Book Review

Once a Month: The Original Premenstrual Syndrome Handbook

Katrina Dalton
Hunter House, Inc.

Dalton tries to dispel certain myths about the menstrual cycle, stressing the importance of trying to understand the way the female body works and trying to cope with problems. A point made early is that, while daily bodily functions such as digestion, respiration or growth do not involve pain (unless there is an underlying disease), menstruation and childbirth rarely take place without pain. The author describes the menstrual cycle and its slight variations among women, going on to discuss what happens when this cycle goes awry, and how we can take steps to correct problems.

Dalton defines premenstrual syndrome (PMS) and describes how it is diagnosed, stating that symptoms must be present for three consecutive months, cannot start before ovulation, and must subside after menstruation and be absent for at least seven days. She gives examples of various tools to help patient and doctor monitor symptoms, stating that, while progesterone blood levels may not indicate PMS, a blood test to estimate the binding capacity of sex hormone-binding globulin may be of value. (She acknowledges the limitations associated with this test.) Symptoms particularly helpful in diagnosing PMS are mood swings, premenstrual tension, water retention, and monthly headaches. Dalton indicates that, because of PMS, chronic diseases and their symptoms worsen before menstruation. Painful periods may be one of the first indications that a woman is suffering from PMS; it is important to differentiate between spasmodic dysmenorrhea; congestive PMS dysmenorrhea; and, possibly, endometriosis.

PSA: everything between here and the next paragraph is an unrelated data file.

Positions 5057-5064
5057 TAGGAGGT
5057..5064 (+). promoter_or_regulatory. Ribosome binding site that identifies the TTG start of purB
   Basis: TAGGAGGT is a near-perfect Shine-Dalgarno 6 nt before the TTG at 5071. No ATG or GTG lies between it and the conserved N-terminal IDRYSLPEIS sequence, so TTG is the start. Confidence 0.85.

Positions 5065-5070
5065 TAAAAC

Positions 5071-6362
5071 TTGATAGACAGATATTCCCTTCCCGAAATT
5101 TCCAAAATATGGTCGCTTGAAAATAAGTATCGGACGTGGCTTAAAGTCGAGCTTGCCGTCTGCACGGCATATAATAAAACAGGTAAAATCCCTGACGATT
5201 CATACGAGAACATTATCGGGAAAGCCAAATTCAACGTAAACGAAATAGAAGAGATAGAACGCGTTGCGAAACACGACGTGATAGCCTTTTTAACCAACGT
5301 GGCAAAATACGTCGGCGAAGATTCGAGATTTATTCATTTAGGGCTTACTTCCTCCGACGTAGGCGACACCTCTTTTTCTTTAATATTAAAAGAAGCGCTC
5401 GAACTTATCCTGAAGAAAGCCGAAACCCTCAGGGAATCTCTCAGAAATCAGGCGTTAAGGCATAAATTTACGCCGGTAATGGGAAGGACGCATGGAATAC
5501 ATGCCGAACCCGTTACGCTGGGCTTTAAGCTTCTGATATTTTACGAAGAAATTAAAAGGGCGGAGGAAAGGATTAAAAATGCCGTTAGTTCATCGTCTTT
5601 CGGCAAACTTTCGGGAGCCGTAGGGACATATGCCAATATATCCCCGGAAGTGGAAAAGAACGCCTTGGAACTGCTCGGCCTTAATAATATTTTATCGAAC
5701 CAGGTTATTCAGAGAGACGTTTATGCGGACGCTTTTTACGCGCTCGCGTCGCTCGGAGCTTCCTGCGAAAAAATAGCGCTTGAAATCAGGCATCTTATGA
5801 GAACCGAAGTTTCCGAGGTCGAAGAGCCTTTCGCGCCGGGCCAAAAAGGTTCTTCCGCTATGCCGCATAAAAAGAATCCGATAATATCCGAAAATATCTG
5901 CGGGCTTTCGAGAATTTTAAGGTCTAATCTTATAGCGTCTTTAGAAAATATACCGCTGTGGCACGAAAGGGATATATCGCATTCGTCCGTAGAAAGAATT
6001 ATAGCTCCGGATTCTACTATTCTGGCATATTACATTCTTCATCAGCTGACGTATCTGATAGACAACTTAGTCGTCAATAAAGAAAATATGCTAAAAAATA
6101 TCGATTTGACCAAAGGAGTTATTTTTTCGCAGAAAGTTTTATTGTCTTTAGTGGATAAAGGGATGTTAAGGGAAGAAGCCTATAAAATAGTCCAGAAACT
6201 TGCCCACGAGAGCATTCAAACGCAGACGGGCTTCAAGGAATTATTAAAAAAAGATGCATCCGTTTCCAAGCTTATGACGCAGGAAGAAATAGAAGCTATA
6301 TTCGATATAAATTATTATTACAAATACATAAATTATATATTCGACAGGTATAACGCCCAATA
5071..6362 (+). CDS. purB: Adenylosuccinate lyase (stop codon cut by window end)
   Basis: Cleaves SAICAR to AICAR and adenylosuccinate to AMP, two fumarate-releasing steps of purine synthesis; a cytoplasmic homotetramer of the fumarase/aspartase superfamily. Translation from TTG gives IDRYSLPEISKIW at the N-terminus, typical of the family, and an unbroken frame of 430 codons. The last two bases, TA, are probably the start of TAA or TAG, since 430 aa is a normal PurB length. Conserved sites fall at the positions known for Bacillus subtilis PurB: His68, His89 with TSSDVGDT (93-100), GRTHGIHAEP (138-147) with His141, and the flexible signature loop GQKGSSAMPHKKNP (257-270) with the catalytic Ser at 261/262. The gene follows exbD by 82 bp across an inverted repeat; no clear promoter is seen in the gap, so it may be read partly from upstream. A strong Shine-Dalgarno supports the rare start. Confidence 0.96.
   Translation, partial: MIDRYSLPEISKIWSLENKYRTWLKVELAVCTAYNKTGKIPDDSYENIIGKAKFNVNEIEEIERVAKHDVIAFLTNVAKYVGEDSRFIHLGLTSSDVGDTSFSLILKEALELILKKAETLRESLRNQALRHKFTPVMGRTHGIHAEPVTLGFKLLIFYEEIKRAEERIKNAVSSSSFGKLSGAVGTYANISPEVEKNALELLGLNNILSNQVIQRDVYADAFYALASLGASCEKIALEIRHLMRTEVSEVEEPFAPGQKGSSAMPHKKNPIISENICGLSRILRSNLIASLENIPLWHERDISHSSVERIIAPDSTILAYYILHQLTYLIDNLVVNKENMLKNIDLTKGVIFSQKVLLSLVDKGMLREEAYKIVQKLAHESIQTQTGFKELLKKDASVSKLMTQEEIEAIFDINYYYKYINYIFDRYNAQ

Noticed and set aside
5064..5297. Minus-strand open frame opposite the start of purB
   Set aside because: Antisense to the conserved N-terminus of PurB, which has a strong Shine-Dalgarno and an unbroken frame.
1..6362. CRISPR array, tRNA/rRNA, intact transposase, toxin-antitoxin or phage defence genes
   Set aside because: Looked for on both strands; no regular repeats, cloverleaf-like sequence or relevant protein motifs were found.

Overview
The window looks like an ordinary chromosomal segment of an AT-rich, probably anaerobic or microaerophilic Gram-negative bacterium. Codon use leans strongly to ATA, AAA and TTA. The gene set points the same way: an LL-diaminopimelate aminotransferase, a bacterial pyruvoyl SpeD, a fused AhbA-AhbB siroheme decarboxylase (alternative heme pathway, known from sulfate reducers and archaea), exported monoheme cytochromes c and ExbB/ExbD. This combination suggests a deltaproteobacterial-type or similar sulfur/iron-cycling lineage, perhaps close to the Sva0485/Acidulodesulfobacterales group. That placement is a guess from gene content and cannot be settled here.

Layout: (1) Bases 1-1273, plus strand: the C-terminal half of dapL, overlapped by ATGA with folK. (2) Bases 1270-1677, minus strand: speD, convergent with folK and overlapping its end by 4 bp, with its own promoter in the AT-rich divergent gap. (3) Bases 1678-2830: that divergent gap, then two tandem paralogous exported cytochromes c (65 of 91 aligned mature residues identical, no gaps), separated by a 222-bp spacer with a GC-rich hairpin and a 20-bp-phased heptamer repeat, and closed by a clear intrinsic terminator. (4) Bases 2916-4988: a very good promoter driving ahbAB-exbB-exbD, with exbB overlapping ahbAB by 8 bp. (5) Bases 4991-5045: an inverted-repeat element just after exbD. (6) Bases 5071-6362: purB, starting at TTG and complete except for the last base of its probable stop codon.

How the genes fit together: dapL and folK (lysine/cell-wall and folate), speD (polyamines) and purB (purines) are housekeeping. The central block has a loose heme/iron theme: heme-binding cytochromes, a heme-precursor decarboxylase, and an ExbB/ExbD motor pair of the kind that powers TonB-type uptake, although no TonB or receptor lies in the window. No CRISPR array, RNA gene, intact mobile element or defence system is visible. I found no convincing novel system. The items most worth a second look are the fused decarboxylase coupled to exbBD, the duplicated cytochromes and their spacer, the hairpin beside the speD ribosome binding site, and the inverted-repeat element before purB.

Dalton focuses on helping men understand what women are dealing with and, in instances of cohabitation, what they, too, will be dealing with. The author’s advice to husbands is to be active in their wife’s disease. If the wife is keeping a symptom chart, the husband should participate and help his wife be aware of symptoms. He should accompany his wife to doctor’s appointments and offer information, if needed. Involving the husband can provide someone to help support dietary requirements, as well as to encourage continued progesterone therapy.

The author next looks at three types of women and their daily difficulties in living with PMS: the mother, the working woman, and women at leisure.

The remainder of the book focuses on progesterone for treatment of PMS and in fertility and pregnancy, as well as in surgical and natural menopause. Progesterone receptors are located all over the body: they are concentrated in the lining of the uterus but are also located in the limbic area, nasopharyngeal passages, lungs, eyes, breast and liver. These sites are all subject to PMS symptoms, such as rhinitis, asthma, or mastitis. If a woman suffers from low progesterone, she is likely to notice these and other symptoms. However, Dalton gives some credence to the opinion that, perhaps, PMS is not due to lack of progesterone but to a lack of receptors capable of carrying progesterone into the nucleus of the cell. She offers six rules to be followed when using the hormone and suggests other drug therapies for PMS, emphasizing the three-hourly starch diet as part of PMS treatment.

Reviewed By:  Gina Ford, RPh
In:  Jan/Feb 1998